Leon Cytryn (HS and fellow, psychiatry, 1959–61; faculty, pediatrics, 1957–59), of Silver Spring, Md., professor emeritus of psychiatry at George Washington University and a pioneer in the field of childhood depression, died on Feb. 15, 2013. He was 84. Born in Lodz, Poland, Cytryn survived internment in the Terezin concentration camp, partly because of his ability to sing, which pleased his captors. Graduating from medical school in Germany after the war, he worked as a merchant marine physician before immigrating to Baltimore for his residency. While at Children’s Hospital in Washington, he concluded that major depressive disorders seen in adults also could be found in children. He coined the phrase “masked depression,” conducted two decades of research at the NIH that confirmed his ideas, and co-authored two well-known books, Why Isn’t Johnny Crying: Coping with Depression in Children and Growing Up Sad: Childhood Depression and Its Treatment.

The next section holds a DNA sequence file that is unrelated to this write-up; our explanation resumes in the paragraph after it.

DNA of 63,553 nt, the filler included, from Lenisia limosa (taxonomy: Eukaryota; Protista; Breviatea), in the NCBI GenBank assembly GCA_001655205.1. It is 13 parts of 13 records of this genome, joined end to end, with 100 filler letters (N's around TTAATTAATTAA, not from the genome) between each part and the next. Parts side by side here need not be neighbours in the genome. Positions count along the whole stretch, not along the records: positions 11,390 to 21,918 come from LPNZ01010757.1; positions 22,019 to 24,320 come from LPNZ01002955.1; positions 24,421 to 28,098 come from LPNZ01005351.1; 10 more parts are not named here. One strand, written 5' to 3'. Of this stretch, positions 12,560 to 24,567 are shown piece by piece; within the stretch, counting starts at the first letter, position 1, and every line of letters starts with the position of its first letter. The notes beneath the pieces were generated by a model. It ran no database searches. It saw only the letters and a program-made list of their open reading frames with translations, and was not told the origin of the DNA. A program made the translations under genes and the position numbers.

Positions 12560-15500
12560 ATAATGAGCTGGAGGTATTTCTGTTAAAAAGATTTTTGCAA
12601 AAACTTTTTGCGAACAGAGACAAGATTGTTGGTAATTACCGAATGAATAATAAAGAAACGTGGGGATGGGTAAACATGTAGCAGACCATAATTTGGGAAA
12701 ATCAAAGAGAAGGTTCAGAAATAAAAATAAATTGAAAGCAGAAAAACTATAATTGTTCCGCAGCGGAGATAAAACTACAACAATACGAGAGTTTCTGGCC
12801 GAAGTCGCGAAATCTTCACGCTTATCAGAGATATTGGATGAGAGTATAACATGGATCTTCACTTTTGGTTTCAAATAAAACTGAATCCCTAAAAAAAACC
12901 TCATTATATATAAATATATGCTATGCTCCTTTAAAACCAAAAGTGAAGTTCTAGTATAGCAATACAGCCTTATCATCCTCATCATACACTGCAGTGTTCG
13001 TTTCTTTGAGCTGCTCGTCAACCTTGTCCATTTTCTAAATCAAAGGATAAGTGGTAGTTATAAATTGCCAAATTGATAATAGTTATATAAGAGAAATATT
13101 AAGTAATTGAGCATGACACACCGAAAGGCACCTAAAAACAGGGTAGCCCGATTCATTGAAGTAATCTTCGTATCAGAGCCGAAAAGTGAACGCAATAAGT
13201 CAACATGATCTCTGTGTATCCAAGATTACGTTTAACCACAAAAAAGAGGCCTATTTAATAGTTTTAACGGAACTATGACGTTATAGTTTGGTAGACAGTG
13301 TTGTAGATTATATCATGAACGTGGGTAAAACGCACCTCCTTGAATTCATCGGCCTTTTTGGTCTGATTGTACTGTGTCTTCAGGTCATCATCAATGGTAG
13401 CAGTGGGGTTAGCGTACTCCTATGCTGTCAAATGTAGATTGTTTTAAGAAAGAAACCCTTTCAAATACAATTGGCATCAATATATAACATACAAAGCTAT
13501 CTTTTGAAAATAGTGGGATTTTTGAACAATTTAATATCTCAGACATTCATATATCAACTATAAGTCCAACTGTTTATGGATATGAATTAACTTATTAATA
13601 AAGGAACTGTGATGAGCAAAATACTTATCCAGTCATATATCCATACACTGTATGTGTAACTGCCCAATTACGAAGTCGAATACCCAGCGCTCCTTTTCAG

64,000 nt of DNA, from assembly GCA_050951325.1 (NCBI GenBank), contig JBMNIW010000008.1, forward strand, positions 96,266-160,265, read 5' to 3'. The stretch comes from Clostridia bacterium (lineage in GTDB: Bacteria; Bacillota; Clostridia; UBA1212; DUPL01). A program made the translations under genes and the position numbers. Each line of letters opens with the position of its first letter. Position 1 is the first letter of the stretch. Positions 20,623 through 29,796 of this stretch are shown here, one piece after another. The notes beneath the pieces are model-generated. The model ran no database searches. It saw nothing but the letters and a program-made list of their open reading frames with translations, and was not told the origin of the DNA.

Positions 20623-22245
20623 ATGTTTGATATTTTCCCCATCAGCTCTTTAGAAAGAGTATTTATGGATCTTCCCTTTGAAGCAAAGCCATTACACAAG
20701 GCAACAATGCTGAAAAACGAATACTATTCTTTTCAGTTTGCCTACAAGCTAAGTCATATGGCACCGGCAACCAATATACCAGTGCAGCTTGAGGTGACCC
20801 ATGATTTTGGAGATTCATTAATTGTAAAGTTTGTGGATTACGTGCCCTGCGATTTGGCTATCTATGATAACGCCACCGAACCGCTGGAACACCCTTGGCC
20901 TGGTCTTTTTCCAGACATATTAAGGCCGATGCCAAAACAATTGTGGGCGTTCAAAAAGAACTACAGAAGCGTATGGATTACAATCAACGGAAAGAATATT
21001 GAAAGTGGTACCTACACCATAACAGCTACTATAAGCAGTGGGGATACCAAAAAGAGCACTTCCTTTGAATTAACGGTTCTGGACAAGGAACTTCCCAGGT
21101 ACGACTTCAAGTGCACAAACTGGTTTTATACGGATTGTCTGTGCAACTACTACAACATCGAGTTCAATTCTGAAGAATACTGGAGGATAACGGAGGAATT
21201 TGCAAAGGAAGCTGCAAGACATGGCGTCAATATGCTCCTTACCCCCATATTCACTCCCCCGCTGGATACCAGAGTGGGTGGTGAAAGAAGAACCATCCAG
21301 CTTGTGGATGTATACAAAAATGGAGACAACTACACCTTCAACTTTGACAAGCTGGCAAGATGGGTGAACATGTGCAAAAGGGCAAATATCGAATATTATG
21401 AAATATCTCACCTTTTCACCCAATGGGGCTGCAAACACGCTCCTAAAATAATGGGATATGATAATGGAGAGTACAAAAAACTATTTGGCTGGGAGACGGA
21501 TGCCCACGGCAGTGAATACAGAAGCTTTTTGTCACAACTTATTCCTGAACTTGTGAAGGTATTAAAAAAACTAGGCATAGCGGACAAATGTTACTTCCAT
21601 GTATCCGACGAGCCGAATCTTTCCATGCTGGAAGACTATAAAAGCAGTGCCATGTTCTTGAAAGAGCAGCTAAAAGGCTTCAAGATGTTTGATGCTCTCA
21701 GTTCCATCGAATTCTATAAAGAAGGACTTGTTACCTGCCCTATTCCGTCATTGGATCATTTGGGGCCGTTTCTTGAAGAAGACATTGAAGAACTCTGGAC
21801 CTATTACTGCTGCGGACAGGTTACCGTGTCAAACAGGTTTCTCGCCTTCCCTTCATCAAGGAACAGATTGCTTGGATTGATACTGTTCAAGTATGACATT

Peter Sterling Mueller Sr. (HS, psychiatry, 1963–66), of Princeton, N.J., a groundbreaking psychiatric researcher, died on March 29, 2013. He was 82. Collaborating with researchers at the National Institute of Mental Health, Mueller confirmed his theory that seasonal light variations caused mood swings, leading to the naming of seasonal affective disorder and seasonal energy syndrome. He also published extensively on the role of fatty acid metabolism and insulin resistance in psychiatric disease, as well as the role of lipid and glucose metabolism in neurodegenerative disorders. In addition, he was instrumental in the creation of the Department of Psychiatry at the College of Medicine and Dentistry in New Jersey.
The School of Medicine also has received word of the following deaths:
Jean Morrow Tune ’50 (Art as Applied to Medicine) on March 19, 2013
Gerald Maurice Little ’54 on April 30, 2013
Thomas R. Bell ’59 on Feb. 18, 2013
Former Faculty, House Staff
Allan R. McClary (HS, psychiatry, 1950–52; faculty, psychiatry; medicine, 1952–2005) on Jan. 17, 2013
Jean M. Marshall (faculty, physiology, 1951–60) on April 14, 2013
John Richard Strawsburg (HS, medicine, 1953–54) on April 9, 2013
Jane Donohue Battaglia (HS, neonatology, 1958; anesthesiology, 1961; faculty, medicine, 1961–65) on March 5, 2013
William Doyle Calley (faculty, pediatrics, 1965–76) on Feb. 27, 2013
James Harold Heroy III (HS, otolaryngology, 1971–75; faculty, otolaryngology–head and neck surgery, 1975–97) on March 13, 2013